How to nur­ture ac­tive 5-year-old twins

Woonsocket Call - - FAMILY/PARENTING - By MEGHAN LEAHY

Q: My twin boys will turn 5 soon. They’re great, bright, nor­mal kids (backed up by their preschool teach­ers), but in my mind, 5 feels like the tran­si­tion from tod­dler to kid, and I’m afraid I’ll start ex­pect­ing too much of them. For ex­am­ple, they aren’t es­pe­cially in­ter­ested in learn­ing their let­ters, which I’ve been fig­ur­ing they’ll come around to when they’re ready, but I’m afraid that when they’re 5, I will start wor­ry­ing and push it too much. Can you give me an over­view of what to ex­pect from ac­tive 5-yearold boys?

A: I have never raised twins, but from what I have heard, you have made it through a pretty tough (but ex­cit­ing and fun) cou­ple of years. Two tod­dlers throw­ing tantrums, two tod­dlers whin­ing, two tod­dlers run­ning in op­po­site direc­tions, two tod­dlers giv­ing you sticky kisses and two tod­dlers to cud­dle. And now they are in preschool! De­vel­op­men­tal changes are afoot, but I am not sure why you are pan­ick­ing now. Is it be­cause this feels like “real school”? If that is the rea­son, I don’t blame you. Schools in the United States are mov­ing to­ward more rig­or­ous stan­dards in the younger grades, which can re­sult in un­rea­son­able learn­ing ex­pec­ta­tions.

In gen­eral terms, 5-year-olds are com­ing into their own. You may find that your boys are more em­pa­thetic and kind to oth­ers, but may also ac­cuse oth­ers of cheat­ing if they lose a game. Chil­dren this age love to play and use their imag­i­na­tions, but these imag­i­na­tions can also scare them. You may find that your boys are shar­ing their newly found opin­ions of­ten and loudly, and that they can­not be fooled or ma­nip­u­lated into mov­ing on from a sub­ject or place eas­ily. With this stub­born­ness, you also can get de­fi­ance that does not dis­ap­pear with pun­ish­ments; in­stead it wors­ens. Par­ents also find that their 5-year-olds en­joy potty hu­mor, and sto­ry­telling can be imag­i­na­tive, funny and (some­times) bound­ary-push­ing. Five-year-olds love to have real work that means some­thing to the world and the fam­ily. And be­cause their at­ten­tion spans can last a bit longer, they can fo­cus on more com­plex projects and in­struc­tions.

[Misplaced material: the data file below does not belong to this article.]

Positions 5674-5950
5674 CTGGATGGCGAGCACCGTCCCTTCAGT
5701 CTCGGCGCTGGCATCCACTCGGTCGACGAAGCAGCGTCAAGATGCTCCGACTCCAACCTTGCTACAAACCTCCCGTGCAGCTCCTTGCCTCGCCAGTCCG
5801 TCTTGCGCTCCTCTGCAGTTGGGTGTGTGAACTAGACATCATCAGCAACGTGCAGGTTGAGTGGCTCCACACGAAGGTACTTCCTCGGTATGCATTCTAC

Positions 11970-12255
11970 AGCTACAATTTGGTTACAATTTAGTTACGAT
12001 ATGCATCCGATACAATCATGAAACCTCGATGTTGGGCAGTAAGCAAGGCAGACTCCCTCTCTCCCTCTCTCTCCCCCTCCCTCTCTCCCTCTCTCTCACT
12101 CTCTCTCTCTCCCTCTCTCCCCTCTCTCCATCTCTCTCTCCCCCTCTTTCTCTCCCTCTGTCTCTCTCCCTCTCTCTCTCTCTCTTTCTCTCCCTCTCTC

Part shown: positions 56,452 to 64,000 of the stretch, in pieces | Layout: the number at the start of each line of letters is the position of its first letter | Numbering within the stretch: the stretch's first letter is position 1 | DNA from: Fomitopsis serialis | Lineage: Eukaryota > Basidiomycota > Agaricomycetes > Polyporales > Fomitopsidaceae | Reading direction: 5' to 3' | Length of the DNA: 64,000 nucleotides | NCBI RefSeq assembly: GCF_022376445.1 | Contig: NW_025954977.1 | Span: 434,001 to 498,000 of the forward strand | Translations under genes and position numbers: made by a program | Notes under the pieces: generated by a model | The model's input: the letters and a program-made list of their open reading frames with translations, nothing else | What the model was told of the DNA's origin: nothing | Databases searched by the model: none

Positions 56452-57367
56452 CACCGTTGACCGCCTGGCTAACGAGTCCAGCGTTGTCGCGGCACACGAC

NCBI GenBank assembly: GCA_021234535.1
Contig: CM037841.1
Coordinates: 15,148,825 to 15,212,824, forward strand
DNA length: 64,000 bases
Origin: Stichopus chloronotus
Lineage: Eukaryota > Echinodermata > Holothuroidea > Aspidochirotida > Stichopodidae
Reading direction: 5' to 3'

Even though your twins may ap­pear to be ma­ture at times, 5-year-olds still have tantrums, re­sort to vi­o­lence and call peo­ple names. If the school days have been long and their ner- vous sys­tems are taxed, you will find a 5-year-old re­gress­ing into 3-year-old be­hav­iors. This is com­pletely nor­mal.

As for what to ex­pect from ac­tive lit­tle boys, our cul­ture loves to think that boys and girls are op­po­site, but their brains are not as dif­fer­ent as peo­ple imag­ine. Boys’ brains tend to ex­cel in vis­ual-spa­tial in­te­gra­tion, while girls’ brains ex­cel in read­ing so­cial cues.

What does this mean for your twin boys? It doesn’t mean that a girl can­not be co­or­di­nated and that your boys can­not be highly ver­bal. In­stead, it can show how, if a boy’s brain ex­cels in spa­tial is­sues, his body longs to jump, climb and test out the space around him. It also tells par­ents of boys to do (at least) two things: Let the young boys move fre­quently, and use emo­tion­ally ex­pres­sive lan­guage with them.

Be­cause 5-year-old boys typ­i­cally love to move, most ed­u­ca­tors and par­ents fo­cus on get­ting them out­side and into ac­tiv­i­ties such as soc­cer and karate. I en­cour­age more move­ment for all chil­dren, es­pe­cially dur­ing school hours. But just be­cause boys’ brains quickly as­sess spa­tial re­la­tions doesn’t mean they don’t have a need for us to model and use pro­duc­tive emo­tional lan­guage with them. Par­ents cansay things like “I felt re­ally frus­trated that I got stuck in traf­fic to­day, and be­cause of that, ev­ery­thing got tough at work. I was an­gry about it for a lit­tle while, but I took a walk and cooled down,” or, “You’re sad that we ran out of cook­ies; I am, too. It re­ally stinks, doesn’t it?” This has a huge im­pact on all chil­dren, es­pe­cially boys. Even the sim­plest show of emo­tions can help a 5-year-old ex­press and reg­u­late his feel­ings.

Re­mem­ber, de­vel­op­ment is not a steady climb up­hill; it comes in fits and starts. For in­stance, one of your boys may be­gin eat­ing like a horse, nap­ping again or act­ing more ag­i­tated, and you may think, “Wow, Ralph is get­ting sick,” or, “Ralph is re­ally be­ing out of con­trol.” But what is ac­tu­ally hap­pen­ing is that he is in a growth spurt. Like be­ing in the eye of the storm, you can­not see the whirl­wind around you un­til you are out of it - or in this case, un­til you go to your pe­di­a­tri­cian and the doc­tor says, “Ralph grew three inches!” It’s not easy hav­ing two boys around the same age with their own de­vel­op­men­tal road maps. So be kind to your­self. Prac­tice ask­ing, “What is this be­hav­ior re­ally about?” when you find your­self stumped.

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